The Packer got their share of casualties, however, and the victory may be a costly one, as Hinkle, Herber and Lewellen, three backfielders, were taken from the game badly bruised. Gantenbein, Hubbard and Michalske also suffered leg injuries which will keep them on the shelf for a number of days. Tom Nash and Harry O'Boyle are through for the season, while Nate Barrager's sprained ankle is way behind time on its recovery schedule. Coach Lambeau will move his Packer team from New York tonight at 6 o'clock over the Pennsylvania to Columbus, Ohio. Arrival in the Buckeye state city is scheduled for Tuesday noon. While in Columbus, the team will practice at the Ohio State field. The team will move on to Portsmouth late on Saturday. While in Columbus, the Neil house will be the headquarters for the national champions. Englemann's kickoff opened the Stapleton game, sailing to the Stapes' ten yard line, but the home team made nothing the first three downs and Wilson kicked to Blood, who caught the punt on his own 23 yard mark. After two plays, Lewellen booted to the Packers' 47-yard line, where the Stapleton team started a march with a first down on a penalty. It took them to the Bays' 30, but then Blood intercepted a pass and the first threat of the game was over. McCrary and Englemann came one half yard from a first down. Lewellen again kicked, this time to the Stapes' 23-yard line, putting the Bays completely out of danger. After Blood received a pass at midfield, the Packers got the opening first down on an eight yard run by McCrary and a penalty for offside against the Staten Islanders. Wuert then ran for a second first down on the Stapes' 29-yard line and McCrary romped for the third on a spinner.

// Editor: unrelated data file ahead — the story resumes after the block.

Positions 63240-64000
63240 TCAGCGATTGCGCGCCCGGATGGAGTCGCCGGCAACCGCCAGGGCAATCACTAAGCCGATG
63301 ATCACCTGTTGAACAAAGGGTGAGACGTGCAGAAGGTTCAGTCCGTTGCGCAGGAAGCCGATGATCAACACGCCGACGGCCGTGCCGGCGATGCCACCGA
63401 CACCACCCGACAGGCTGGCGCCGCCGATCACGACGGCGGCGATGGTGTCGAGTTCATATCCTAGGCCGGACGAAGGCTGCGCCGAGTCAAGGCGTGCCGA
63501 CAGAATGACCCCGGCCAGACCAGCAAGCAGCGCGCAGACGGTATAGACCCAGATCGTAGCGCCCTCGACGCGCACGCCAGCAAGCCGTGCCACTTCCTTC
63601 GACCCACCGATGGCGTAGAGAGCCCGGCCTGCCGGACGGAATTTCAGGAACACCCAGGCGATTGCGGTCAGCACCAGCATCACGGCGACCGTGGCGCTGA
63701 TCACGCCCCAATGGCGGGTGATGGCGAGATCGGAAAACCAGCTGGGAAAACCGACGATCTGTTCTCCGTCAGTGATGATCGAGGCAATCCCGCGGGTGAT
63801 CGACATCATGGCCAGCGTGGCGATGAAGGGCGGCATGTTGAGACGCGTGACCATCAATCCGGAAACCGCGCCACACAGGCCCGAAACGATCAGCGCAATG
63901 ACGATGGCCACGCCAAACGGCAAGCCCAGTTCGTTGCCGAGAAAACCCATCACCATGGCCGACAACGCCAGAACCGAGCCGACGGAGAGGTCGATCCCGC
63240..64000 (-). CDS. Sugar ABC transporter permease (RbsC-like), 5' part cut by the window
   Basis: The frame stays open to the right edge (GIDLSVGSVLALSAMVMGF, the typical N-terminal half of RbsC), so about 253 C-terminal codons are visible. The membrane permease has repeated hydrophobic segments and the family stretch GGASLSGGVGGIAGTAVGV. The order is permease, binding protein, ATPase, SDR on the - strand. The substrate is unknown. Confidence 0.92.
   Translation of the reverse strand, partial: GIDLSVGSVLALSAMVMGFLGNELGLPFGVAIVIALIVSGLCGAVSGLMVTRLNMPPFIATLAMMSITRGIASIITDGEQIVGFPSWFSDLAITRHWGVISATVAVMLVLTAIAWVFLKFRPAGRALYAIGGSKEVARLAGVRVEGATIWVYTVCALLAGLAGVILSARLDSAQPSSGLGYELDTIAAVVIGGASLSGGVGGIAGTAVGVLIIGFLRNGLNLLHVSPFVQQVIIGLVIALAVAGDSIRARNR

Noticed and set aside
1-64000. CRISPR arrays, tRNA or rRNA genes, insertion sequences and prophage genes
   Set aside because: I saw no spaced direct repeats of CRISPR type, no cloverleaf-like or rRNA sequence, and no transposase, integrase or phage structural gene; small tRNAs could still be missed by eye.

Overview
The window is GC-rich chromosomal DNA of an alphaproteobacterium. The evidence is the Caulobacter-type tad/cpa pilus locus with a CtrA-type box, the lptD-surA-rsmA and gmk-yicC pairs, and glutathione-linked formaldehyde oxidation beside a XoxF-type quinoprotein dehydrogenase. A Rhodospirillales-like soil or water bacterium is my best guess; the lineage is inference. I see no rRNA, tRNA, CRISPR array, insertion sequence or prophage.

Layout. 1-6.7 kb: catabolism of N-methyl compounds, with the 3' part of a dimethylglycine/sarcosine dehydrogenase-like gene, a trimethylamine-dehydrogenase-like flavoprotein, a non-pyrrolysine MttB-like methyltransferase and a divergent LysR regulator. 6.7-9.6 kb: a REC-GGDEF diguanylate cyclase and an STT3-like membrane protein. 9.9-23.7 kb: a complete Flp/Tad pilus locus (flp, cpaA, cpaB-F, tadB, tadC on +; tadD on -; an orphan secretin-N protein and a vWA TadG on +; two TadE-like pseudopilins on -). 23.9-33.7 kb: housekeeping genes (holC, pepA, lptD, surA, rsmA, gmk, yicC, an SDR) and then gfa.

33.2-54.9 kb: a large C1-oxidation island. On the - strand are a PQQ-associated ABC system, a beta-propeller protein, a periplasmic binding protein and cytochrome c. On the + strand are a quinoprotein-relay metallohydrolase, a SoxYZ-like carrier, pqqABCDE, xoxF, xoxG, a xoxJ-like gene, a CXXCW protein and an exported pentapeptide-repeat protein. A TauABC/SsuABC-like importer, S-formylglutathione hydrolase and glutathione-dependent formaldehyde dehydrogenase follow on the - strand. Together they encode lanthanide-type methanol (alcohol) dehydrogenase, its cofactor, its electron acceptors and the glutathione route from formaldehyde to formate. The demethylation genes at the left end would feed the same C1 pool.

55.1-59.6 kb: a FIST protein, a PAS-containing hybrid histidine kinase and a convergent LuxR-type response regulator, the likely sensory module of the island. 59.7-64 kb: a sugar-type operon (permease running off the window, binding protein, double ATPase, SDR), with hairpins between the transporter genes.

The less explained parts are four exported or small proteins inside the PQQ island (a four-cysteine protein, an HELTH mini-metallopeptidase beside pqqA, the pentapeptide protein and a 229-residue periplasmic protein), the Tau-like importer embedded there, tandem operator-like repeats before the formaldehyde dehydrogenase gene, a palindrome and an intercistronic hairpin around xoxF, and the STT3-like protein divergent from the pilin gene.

Three line plays gained only eight yards and an offside penalty put the Bays back another five, so Blood attempted a pass to Englemann, but it was incomplete.
Campiglio and Hansen chalked up first downs to the
midfield but then Wilson had to punt and the ball only
traveled to the Packers' 48 yard mark where Englemann
and Lewellen carried the ball to the Stapleton 37-yard
mark as the period closed. Score: Stapleton 0, Green
Bay 0. An eight yard gain by Herber and two plays by
Hinkle which netted a first down opened the second
frame. But four thrusts at the line were then repulsed by
the Stapes and Green Bay lost the ball on downs on 
their opponents' 15-yard line. Hansen then punted to
midfield and then Wilson intercepted Bruder's pass to 
run to the Packers' 20-yard line for a second threat. The
Staten Islanders then took the ball to the 10-yard mark
on a pass, Campiglio to Peterson, and after being set
back five yards for being offside, threw another, Wycoff
to Campiglio, to the Packers' five yard stripe. But here a
penalty of five yards more for having twelve men on the
field stopped a chance for a touchdown. Wilson dropped
back to the 15-yard mark and placekicked the football 
between the uprights for three points. Hinton kicked off
for Stapleton after the field goal to Grove, who made a
nice return to his own 37-yard line but then fumbled, the
Stapes recovering. The Bay line head and Wyckoff
kicked to the 25-yard line where Herber soon kicked
back to Hinton at midfield. Grove then received the next
punt from the Stapes and it looked as if he might run it
for a touchdown but he was finally downed on the 
Stapes' 45-yard mark, only to have the whole play
called back for both teams offside. Hinton soon after
kicked to the 33-yard line where a Herber to Bruder 
pass went incomplete and then a second was complete
for a two-yard gain as the first half closed, with the
Stapes leading, 3 to 0.
Michalske kicked off at the start of the second half to
Campiglio who was downed on Stapleton's 35-yard line.
After Wilson punted, another possible score loomed in
sight when Al Rose was in the open for a Herber pass,
but cold-handed he missed the ball and it went back to
the Packers' 25-yard line. A fifteen yard penalty for
holding against the Stapes was inflicted after Herber
punted, so Wilson kicked right back, Herber receiving
on his 30-yard line. Then three plays failed to gain and
Hinkle sent the ball on a beautiful spiraling course over